Thule Inuit occupying the Arctic as Dorset people disappear

by Vi Donche on Aug 13


ARCTIC - The Dorset culture has disappeared from Arctic Canada, its place taken by a new and vibrant people who have introduced to the area a sophisticated sea-hunting culture that comes from Alaska. While the disappearance of the Dorset is shrouded in mystery, it appears certain they were either driven out, killed or absorbed by the newcomers, called the Thule Inuit.

Norse trader is first Viking on continent

by Vi Donche on Jul 20

GREENLAND - There are reports that a Norse trader headed here has spotted land never seen before by Europeans after a storm drove him off course.

Thorvaldr Eriksson and eight Dorsets killed in Vinland skirmish

by Vi Donche on Jul 16

VINLAND - A fierce battle with the natives here has taken the life of explorer Thorvaldr Eriksson.

Leif Eriksson establishes base camp

by Vi Donche on Jul 12

VINLAND - An expedition led by Leif Eriksson has set up camp in a new colony it's calling Vinland [anywhere from Florida to Labrador].

Basque whaleboat sinks in the gulf

by Vi Donche on Oct 12

Reports indicate a Basque whaling ship sailing in the gulf late in the season sank recently. 

Dorset dwellings popping up in the Arctic

by Vi Donche on Sep 14

1700-800 BC

ARCTIC - With the arrival of the Dorset people, the type of winter dwelling in [Arctic Canada] is changing again.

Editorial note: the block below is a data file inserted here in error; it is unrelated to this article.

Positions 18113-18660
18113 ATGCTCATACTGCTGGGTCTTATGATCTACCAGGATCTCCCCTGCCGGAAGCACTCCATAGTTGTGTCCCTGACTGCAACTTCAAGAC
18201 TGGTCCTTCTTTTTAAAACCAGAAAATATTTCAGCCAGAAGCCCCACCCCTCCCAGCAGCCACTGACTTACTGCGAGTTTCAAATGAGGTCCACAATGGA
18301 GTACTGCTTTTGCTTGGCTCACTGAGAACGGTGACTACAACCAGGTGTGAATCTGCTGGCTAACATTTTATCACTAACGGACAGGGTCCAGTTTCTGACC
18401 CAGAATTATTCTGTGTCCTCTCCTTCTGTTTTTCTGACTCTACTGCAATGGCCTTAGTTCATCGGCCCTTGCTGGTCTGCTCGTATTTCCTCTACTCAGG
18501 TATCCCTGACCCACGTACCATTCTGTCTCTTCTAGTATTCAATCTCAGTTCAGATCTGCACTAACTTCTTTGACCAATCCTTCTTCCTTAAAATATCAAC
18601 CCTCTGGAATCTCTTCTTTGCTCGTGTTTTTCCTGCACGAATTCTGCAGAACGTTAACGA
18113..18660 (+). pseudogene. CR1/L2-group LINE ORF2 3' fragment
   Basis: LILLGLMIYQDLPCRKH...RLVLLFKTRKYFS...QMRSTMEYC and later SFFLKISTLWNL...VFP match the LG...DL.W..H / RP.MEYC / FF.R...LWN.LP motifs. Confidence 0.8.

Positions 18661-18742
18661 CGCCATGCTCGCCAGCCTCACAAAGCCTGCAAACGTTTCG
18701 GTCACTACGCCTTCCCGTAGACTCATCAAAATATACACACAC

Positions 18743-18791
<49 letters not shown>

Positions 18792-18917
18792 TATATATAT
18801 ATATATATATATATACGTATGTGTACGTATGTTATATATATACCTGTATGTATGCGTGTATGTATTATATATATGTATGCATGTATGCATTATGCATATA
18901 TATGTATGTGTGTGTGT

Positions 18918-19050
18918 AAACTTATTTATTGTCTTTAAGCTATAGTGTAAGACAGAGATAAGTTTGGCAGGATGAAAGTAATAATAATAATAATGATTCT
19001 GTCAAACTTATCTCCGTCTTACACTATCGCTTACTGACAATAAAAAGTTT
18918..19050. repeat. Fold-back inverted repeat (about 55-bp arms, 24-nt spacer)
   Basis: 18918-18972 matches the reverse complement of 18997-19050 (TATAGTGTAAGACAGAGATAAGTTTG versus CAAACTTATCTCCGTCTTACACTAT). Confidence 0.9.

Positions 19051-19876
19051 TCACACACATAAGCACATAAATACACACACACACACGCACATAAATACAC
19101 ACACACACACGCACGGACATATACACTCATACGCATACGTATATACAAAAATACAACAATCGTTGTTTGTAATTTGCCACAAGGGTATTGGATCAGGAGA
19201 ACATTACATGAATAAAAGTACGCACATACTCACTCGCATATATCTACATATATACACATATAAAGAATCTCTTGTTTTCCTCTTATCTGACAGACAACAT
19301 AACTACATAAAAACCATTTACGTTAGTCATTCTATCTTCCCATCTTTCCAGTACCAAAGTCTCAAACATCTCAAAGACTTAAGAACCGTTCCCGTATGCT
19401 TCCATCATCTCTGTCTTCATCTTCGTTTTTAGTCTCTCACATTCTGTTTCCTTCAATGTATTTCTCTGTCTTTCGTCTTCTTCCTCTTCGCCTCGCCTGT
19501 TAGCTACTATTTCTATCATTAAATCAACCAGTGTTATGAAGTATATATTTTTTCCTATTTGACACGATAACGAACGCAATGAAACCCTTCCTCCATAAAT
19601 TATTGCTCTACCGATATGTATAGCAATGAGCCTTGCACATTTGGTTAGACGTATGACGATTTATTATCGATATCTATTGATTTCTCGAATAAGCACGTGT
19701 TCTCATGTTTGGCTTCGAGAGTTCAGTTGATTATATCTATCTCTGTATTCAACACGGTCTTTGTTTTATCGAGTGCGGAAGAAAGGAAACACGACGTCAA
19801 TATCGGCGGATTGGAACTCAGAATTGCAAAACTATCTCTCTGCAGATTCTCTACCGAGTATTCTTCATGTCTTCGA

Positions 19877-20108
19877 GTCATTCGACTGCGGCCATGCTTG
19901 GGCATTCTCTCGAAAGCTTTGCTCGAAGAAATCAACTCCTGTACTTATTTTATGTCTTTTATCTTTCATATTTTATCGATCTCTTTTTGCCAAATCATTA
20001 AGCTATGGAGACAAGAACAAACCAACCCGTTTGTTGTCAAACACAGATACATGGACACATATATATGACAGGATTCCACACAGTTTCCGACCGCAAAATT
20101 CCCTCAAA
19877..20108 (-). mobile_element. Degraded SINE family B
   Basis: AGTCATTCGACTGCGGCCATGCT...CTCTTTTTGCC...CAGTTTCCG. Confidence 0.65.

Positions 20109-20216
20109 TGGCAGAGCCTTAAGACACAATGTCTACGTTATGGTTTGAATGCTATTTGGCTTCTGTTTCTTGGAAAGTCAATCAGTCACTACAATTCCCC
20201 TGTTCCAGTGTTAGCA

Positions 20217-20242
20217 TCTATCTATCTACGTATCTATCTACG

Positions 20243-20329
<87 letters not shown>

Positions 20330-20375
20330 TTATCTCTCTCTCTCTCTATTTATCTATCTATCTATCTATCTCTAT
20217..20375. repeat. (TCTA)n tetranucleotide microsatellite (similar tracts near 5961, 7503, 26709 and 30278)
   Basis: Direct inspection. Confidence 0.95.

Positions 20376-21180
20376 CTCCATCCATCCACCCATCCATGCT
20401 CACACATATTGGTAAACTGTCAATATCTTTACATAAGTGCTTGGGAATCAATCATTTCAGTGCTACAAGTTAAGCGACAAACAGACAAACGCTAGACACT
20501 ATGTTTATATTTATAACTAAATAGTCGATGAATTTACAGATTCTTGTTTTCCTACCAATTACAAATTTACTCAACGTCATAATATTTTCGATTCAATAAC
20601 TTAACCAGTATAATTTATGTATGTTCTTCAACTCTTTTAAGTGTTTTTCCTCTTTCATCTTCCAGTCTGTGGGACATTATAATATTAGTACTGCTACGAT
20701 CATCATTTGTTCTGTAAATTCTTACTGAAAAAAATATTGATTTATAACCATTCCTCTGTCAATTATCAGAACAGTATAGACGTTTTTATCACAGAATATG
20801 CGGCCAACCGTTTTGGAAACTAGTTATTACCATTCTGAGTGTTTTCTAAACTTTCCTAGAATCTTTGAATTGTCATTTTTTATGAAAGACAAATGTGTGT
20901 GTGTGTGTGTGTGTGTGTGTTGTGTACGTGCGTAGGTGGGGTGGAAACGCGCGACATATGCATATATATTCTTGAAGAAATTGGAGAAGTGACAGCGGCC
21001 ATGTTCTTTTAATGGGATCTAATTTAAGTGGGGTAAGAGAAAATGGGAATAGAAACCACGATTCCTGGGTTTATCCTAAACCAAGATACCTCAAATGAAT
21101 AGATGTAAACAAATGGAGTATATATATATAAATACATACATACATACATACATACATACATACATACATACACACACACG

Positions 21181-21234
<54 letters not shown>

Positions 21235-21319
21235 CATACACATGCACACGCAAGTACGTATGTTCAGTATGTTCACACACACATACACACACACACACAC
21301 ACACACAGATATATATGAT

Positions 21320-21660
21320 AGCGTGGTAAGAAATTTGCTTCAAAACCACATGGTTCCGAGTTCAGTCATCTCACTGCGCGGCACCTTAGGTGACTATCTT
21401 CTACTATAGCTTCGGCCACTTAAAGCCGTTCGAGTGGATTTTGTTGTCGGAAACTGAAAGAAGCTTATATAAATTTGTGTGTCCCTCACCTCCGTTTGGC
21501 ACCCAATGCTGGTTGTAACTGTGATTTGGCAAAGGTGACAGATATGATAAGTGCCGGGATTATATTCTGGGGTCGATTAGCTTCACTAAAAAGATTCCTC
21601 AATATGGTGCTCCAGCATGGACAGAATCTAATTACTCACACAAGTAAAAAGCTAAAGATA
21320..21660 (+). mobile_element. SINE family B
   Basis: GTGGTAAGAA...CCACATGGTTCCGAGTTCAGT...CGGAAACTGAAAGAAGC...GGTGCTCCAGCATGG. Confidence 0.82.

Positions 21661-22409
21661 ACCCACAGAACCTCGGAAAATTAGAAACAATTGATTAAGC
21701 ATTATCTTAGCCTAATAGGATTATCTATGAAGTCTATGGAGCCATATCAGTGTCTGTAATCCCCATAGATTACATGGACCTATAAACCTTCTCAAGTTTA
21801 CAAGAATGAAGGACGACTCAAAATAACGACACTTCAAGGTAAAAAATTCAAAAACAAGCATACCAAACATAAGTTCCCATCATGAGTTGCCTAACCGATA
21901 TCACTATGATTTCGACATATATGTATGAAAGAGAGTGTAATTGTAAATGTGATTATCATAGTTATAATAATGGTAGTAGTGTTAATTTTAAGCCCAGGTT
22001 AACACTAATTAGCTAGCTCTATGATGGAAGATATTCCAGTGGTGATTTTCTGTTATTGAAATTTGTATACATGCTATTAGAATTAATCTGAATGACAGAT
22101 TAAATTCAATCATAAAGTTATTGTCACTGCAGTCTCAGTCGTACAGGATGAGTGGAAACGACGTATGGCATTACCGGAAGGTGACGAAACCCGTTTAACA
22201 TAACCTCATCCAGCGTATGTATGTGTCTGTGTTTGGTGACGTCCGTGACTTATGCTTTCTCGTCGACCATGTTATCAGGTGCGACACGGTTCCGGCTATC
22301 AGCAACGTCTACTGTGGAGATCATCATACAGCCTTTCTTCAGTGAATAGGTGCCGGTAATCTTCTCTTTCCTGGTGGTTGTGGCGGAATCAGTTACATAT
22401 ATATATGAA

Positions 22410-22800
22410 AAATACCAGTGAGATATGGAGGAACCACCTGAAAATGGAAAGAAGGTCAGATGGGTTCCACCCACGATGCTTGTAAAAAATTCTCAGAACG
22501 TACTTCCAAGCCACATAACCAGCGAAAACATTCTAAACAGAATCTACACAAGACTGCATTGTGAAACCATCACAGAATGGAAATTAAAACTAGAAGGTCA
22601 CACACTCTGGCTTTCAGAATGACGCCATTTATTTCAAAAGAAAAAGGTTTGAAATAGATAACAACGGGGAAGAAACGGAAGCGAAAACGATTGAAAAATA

Dorset people are known for their rectangular homes, sunken into the ground and with walls built of sod - and perhaps blocks of snow for added insulation,

Dorset homes traditionally have two sleeping platforms that flank the cooking area and can accommodate several families. 

Legend has it the narrow platforms force the Dorset to sleep with their feet propped up against the wall, though it is more likely they sleep next to a source of heat in the home.

Before 1700 BC, homes of arctic people were designed exclusively for hand-based activities. No evidence exists of domed snowhouses, so common to later arrivals. These earlier nomadic people moved from site to site in tents all year around.

The tents, capable of housing one or two families, were covered with heavy musk-ox skin supported by driftwood poles. Inside these small oval or rectangular dwellings, an open hearth made of stone slabs held the very small fire used to cook food,

Basically, the insides of these homes were unheated and the inhabitants huddled under skin blankets for long periods during the winter to keep warm.

Between 1700 BC and 800 BC - just before the Dorset arrived - a number of changes occurred in the type of dwellings seen in the Arctic. They become more circular and were surrounded by a ring of large rocks and held down the edge of the tent.

The use of soapstone blubber-burning lamps meant that some form of heating now existed.